Abstract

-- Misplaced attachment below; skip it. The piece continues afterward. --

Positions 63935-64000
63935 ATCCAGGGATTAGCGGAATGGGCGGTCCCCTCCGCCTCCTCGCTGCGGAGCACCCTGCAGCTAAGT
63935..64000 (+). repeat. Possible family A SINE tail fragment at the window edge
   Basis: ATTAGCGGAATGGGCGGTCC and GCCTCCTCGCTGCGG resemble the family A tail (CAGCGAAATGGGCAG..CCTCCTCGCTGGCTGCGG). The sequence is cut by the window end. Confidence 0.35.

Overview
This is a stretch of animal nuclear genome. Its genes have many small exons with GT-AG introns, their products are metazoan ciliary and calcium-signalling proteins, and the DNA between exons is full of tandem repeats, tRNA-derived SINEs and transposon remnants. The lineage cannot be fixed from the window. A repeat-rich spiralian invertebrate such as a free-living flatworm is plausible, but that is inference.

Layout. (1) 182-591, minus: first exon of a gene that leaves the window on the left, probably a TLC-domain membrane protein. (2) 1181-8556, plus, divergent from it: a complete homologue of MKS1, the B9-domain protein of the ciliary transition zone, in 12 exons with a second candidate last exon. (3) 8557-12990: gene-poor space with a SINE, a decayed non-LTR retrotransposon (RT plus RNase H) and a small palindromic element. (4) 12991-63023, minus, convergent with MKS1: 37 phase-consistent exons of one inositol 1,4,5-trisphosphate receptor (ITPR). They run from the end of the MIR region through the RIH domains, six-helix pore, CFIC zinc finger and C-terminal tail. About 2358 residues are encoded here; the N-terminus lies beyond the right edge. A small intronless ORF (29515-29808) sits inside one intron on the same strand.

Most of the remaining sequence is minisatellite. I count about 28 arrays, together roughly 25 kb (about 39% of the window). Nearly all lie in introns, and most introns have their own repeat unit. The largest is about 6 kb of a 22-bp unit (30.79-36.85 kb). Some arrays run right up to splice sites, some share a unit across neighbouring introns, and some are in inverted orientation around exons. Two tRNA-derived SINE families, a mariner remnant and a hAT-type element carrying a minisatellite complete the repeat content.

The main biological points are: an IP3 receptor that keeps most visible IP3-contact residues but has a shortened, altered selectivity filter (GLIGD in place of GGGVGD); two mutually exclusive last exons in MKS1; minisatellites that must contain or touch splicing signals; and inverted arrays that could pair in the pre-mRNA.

Narcolepsy is a neurological disorder characterized by sleepiness and episodes of cataplexy. Cataplexy is an abrupt loss of muscle tone, most often triggered by sudden, strong emotions. A subset of cells in the medial medulla of the narcoleptic dog discharged at high rates only in cataplexy and rapid eye movement (REM) sleep. These cells were noncholinergic and were localized to ventromedial and caudal portions of the nucleus magnocellularis. The localization and discharge pattern of these cells indicate that cataplexy results from a triggering in waking of the neurons responsible for the suppression of muscle tone in REM sleep. However, most medullary cells were inactive during cataplexy but were active during REM sleep. These data demonstrate that cataplexy is a distinct behavioral state, differing from other sleep and waking states in its pattern of brainstem neuronal activity.

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